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Paris' book
His Holiness Patriarchy Alexy II of Moscow and All Russia

NATO's hypocrisy, lawlessness, sin

For Immediate Release,
March 25, 1999

Yesterday evening and through the night NATO subjected Yugoslavia to numerous air-strikes. What has been repeatedly warned against has happened: blood was shed, including the blood of many civilians, while situation in Kosovo and around it has been wholly destabilized. Over dozen countries have come to stand against one nation, destroying military as well as purely civilian objectives. Enormous damage has been done to the present world order that has preserved Europe and all humanity from a major war for over fifty years.

We are told that the armed action is aimed at achieving peace. Is it not a hypocrisy? If people are killed "for the sake of peace", if the right of an entire nation to decide its own destiny is trampled upon, then is it not that some other goals stand behind these calls for peace? A group of states, without obtaining any legitimatization from the world community, has appropriated the right to judge what is good and what is bad, who is to be executed and who is to be pardoned. Attempts are undertaken to make us accustomed to the idea that power is the sole measure-stick of truth and morality. The rude economic and political pressure which has been practiced by Western states for servicing their interests throughout the recent years has given place to an open violence.

The good world should realize clearly that what we see is an attempt to force other's will on a nation, to assert double standards, to replace the legitimate aspirations of humanity with the interests of a small group of people. It should be firmly said: not all that is good for particular circles in the West is good for the world.

Today I would like to appeal first of all to Christians in those countries whose troops are involved in the military actions. What is being done is a sin before God and a crime from the point of view of international law. Many lawless actions were committed allegedly for peace, for spreading allegedly "freedom and civilization". History, however, teaches us that a sovereign nation cannot be deprived of its history, its shrines, its right to live according to its own identity. If the Western nations do not understand it, the judgment of history will be fatal, for cruelty damages not only the victim but also the aggressor.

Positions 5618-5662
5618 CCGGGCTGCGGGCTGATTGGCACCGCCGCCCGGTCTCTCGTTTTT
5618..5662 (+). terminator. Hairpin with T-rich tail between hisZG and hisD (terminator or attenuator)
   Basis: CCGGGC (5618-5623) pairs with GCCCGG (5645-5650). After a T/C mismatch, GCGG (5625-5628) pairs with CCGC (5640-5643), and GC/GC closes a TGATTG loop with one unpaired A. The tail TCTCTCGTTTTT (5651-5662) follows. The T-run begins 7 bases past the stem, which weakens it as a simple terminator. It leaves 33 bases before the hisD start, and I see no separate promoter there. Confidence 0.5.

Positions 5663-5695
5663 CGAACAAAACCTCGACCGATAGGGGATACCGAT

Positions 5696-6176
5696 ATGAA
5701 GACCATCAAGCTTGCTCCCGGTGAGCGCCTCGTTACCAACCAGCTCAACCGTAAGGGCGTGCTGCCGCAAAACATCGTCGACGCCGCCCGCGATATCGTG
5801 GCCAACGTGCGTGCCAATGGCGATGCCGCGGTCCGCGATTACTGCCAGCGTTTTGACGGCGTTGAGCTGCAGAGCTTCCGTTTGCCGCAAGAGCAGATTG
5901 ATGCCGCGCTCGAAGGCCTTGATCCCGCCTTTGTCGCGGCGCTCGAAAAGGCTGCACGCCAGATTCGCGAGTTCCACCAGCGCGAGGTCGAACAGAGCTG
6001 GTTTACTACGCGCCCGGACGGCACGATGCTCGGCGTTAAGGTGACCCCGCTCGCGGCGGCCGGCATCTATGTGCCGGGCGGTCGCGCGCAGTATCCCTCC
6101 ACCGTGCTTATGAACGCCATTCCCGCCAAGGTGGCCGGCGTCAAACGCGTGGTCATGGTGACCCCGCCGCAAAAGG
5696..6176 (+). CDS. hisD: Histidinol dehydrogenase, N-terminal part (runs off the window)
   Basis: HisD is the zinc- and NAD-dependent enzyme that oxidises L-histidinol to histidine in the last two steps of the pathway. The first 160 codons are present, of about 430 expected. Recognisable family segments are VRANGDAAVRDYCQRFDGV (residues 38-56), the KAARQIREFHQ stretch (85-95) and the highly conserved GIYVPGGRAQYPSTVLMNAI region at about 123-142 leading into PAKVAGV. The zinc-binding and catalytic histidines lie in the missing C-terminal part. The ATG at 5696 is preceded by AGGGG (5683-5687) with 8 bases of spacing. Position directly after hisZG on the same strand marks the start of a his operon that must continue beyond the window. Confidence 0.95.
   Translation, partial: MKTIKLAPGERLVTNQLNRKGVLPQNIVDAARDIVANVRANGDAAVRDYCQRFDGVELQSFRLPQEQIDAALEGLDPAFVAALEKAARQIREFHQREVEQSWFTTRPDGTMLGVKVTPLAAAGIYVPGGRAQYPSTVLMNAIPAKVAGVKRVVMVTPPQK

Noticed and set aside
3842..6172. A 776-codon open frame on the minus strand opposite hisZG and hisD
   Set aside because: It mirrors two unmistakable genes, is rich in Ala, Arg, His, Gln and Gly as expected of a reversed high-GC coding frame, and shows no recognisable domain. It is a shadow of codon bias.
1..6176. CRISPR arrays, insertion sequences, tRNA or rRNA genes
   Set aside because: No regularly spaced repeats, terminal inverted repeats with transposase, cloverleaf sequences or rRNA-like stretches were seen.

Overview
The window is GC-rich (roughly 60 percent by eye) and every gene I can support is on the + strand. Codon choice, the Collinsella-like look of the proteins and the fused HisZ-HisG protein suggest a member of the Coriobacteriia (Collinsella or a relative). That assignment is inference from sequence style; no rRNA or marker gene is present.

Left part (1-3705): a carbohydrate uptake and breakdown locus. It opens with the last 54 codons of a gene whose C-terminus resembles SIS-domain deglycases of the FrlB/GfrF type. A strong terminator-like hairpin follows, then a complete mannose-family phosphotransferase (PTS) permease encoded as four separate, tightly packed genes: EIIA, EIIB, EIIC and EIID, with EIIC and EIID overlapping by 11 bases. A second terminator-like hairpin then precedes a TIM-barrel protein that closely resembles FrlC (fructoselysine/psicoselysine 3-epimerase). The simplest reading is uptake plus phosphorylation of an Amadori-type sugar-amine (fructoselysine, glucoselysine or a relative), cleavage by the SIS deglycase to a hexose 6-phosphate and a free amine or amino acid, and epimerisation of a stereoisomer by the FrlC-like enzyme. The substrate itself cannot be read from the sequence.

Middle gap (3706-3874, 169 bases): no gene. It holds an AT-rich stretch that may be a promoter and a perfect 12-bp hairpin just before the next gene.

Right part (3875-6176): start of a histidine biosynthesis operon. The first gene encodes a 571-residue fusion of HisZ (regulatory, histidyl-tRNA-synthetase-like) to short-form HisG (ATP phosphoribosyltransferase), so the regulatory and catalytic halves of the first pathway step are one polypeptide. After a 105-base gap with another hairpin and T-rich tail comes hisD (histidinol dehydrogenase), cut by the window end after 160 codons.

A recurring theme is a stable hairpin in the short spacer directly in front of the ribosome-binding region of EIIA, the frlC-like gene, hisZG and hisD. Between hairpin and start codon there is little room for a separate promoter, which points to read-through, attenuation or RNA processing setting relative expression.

I make this appeal to the Serbian people and the Kosovo Albanians: stop the strife and begin dialogue immediately. It is perfectly clear that the Serbs will never agree with the estrangement of the Kosovo region which is and was their spiritual center from time immemorial. It is equally clear that the Albanians will always live in that land, and the fratricidal strife will flame up again and again if the most favouralbe conditions possible are not created for them. Both sides should realize the reality existing in the region and develop their life, building on each other's legitimate aspirations.

The NATO military actions have not drawn near peace, but have drawn it away. Moreover, they have generated a threat of conflict growth many times what it is now, for they have challenged the just world order. And turning to God today with a prayer for those injured and killed, I once again express hope that peace and common sense will prevail and the sword raised over the still free people of Yugoslavia will be stopped.


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 Book of facts

History of the Balkans

Big powers and civil wars in Yugoslavia
(How was Yugoslavia dismantled and why.)

Proxies at work
(Muslims, Croats and Albanians alike were only proxies of the big powers)

The Aftermath

The truth belongs to us all.

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Last revised: April 28, 1999